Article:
¶1 This appeal was placed on the Accelerated Docket for early disposition. Oral argument was waived and the case decided in conference.

¶2 Three Taxpayer Utilities protested an ad valorem tax levy by the Muskogee County Excise Board for the 1984-85 sinking fund of the City of Muskogee. They filed their protests on November 26, 1984, following the filing on November 13, 1984, of the budget documentation that reflected the action by the excise board. Complaint was made that the levy was illegal insofar as it included funding for the City's share of the County Revaluation Program. Taxpayers assert that this violated Okla. Const. art. 10, § 28 , which authorizes sinking funds for stated, limited purposes.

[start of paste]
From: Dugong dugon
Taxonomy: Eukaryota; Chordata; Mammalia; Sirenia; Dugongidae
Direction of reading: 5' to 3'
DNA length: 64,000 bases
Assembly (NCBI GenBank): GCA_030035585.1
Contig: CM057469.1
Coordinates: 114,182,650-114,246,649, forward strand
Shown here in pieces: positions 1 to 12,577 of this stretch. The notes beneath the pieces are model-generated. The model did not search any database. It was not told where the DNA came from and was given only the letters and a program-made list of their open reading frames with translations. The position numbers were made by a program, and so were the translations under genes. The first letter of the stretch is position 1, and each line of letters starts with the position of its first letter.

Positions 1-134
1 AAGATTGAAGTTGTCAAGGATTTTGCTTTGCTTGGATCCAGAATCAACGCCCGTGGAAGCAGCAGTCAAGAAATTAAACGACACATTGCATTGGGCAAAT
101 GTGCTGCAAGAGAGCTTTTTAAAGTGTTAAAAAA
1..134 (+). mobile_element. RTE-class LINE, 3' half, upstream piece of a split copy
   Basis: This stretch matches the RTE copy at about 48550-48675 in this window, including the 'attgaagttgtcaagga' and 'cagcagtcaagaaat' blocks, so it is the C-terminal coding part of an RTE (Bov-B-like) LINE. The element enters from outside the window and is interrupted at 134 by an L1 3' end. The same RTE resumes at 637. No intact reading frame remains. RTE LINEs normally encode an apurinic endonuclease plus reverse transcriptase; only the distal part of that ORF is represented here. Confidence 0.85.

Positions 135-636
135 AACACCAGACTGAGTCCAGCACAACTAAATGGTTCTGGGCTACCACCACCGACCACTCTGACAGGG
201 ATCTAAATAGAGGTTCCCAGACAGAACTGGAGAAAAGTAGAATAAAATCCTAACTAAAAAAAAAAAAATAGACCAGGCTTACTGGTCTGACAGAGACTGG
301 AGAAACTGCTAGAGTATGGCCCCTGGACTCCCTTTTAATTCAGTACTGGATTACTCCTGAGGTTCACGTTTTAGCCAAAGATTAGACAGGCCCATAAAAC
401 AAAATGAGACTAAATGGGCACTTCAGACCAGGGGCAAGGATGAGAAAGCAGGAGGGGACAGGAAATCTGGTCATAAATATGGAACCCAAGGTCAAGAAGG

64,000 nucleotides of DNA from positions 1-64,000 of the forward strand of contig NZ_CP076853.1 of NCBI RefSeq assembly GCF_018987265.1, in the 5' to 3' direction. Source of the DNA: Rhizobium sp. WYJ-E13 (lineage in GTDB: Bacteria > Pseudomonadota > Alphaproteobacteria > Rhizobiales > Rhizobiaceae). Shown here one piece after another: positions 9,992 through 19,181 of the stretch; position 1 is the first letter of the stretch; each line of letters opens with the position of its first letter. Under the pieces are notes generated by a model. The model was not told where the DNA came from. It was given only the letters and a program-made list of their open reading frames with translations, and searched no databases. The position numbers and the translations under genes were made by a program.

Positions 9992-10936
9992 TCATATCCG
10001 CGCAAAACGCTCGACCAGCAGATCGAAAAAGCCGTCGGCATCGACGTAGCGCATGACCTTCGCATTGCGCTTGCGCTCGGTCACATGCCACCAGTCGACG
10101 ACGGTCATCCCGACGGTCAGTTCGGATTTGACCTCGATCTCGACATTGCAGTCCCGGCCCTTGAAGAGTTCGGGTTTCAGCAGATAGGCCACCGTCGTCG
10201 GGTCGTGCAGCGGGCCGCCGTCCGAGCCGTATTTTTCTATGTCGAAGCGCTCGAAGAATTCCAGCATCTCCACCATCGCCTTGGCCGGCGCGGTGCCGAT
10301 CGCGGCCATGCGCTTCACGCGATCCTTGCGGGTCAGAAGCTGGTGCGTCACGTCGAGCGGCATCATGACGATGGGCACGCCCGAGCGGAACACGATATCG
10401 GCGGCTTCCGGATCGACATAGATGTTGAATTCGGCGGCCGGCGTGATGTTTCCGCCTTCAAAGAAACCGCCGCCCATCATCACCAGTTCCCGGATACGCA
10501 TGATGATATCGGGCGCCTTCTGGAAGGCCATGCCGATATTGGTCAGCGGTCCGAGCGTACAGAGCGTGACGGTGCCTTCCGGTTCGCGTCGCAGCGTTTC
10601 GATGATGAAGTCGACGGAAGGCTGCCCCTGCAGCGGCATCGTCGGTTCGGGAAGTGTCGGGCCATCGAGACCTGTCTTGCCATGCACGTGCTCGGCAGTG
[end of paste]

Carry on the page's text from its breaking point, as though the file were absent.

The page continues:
¶3 City urged that the protests were not timely because its budget had been filed with the State Auditor and Inspector in late June 1984, prior to the commencement of fiscal year 1984-85. It argues Taxpayers' failure to protest the budget within fifteen days of this filing rendered the budget final and precluded later challenges under the Municipal Budget Act. 11 O.S. 1981 §§ 17-201 through 17-216 . Alternatively, City argued that (1) inclusion of revaluation costs in the sinking fund was proper; and (2) the requirement that City contribute to the County Revaluation Program was impermissible legislation and appropriated local funds for a state purpose.